DAZN’s Loss Totals To Over $6 Billion Since 2016 Launch

DAZN has reportedly lost a lot of money. 

The upstart sports streaming service has apparently sustained a $1.36 billion operating loss for 2021, making the total loss $2.3 billion, according to a report published by Bloomberg on Wednesday. 

The reason? DAZN CEO Shay Segev said that it was mainly due to its $1.9 billion buy to acquire Italian and German soccer rights for Bundesliga and Serie A. 

DAZN said they made 41.56 billion in revenue in 2021 and in 2022, that reached $2.3 billion. Boxing promoters Golden Boy and Matchroom have exclusive deals with the streaming service.  

In October 2018, DAZN signed undisputed super middleweight champion Canelo Alvarez to a 10-fight $350 million contract, but that ended in 2020. He became a free agent, but accepted Matchroom Eddie Hearn’s offer to face Dmitry Bivol in May and Gennadiy Golovkin in September on the streaming platform. 

Those pay-per-view events were used to generate more revenue in addition to their monthly subscription. 

Still, DAZN has reportedly lost a total of over $6 billion since it launched in 2016, according to Front Office Sports. 

“We are learning,” said DAZN’s North America CEO Joe Markowski in March.  

“And it’s why we’re not shirking away, and I’m not personally shirking away from comments we made about pay-per-view four years ago. I’m not gonna try and pretend that was just a marketing campaign, or I was just poking the bear. At the time, we genuinely believed it. We’re humble enough and honest enough to admit that we maybe, in hindsight, got that wrong. But ultimately, do we still maintain the commitment to value to our consumers? Absolutely.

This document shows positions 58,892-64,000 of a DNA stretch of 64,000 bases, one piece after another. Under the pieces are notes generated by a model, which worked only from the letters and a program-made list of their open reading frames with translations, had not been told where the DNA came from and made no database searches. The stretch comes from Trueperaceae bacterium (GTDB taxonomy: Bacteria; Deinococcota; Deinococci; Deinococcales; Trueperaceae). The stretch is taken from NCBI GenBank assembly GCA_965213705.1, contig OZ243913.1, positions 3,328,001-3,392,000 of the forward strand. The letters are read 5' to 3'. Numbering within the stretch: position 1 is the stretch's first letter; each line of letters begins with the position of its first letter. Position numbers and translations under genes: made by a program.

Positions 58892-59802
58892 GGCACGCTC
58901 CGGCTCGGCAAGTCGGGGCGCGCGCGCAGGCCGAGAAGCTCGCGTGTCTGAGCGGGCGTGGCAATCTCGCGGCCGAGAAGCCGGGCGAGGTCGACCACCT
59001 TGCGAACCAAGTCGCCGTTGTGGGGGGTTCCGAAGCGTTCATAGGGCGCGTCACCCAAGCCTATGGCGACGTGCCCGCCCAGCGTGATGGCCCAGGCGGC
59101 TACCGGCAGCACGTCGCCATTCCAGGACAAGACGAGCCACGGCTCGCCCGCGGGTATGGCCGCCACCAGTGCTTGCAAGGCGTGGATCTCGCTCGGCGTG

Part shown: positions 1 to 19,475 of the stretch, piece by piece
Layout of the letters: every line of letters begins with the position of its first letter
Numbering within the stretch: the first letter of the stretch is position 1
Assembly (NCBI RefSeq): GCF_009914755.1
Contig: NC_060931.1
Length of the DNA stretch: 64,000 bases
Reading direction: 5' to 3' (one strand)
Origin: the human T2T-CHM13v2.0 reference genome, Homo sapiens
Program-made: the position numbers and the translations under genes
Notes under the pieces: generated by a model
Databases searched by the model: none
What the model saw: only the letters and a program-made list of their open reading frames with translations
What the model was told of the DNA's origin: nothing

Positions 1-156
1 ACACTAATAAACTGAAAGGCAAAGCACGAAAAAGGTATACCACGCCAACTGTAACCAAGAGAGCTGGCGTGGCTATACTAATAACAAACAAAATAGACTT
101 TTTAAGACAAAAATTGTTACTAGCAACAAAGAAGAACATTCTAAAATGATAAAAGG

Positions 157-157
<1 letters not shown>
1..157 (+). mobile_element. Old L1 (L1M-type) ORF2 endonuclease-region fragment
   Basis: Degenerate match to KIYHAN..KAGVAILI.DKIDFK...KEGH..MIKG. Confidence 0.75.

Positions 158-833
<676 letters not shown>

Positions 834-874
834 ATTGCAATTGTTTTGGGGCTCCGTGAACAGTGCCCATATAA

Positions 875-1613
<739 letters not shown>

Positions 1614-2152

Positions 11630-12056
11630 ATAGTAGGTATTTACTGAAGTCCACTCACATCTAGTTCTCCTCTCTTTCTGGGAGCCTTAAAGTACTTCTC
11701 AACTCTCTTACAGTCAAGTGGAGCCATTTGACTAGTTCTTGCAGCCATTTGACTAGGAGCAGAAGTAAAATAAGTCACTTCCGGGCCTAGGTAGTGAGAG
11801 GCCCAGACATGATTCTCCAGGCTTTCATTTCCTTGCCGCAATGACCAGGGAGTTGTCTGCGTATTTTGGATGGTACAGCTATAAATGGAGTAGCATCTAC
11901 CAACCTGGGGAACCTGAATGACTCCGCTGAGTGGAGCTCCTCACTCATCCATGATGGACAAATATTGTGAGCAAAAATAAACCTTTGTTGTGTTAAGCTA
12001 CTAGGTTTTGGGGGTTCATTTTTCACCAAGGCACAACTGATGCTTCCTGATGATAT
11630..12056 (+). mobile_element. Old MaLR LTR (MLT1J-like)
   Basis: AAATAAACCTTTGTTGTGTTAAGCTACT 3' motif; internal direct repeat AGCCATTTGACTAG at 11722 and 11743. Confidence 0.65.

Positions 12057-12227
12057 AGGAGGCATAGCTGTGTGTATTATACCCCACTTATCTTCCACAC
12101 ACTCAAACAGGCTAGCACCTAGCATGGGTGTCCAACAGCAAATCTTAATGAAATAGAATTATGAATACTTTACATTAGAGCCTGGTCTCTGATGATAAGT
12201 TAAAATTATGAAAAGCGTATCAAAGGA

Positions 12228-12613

“And I’m happy to have a conversation, hand on heart, with anyone in the market about, you know, the value we offer to boxing fans relative to our competitors. We are absolutely best in class at that, and we will continue to be, despite occasionally, sparingly using pay-per-view to commercialize our fights. I’d be insincere if I said, ‘You know, we were only joking about that.’ We weren’t. We believed it at the time. 

“In 12 months, let’s look at the pay-per-view year, starting today, and looking back to 12 months of pay-per-view activity. I guarantee you, if you wanna talk about value at the end of that 12 months, see how much value has been served to boxing fans in that 12 months, we’ll be at the top of that tree.” 

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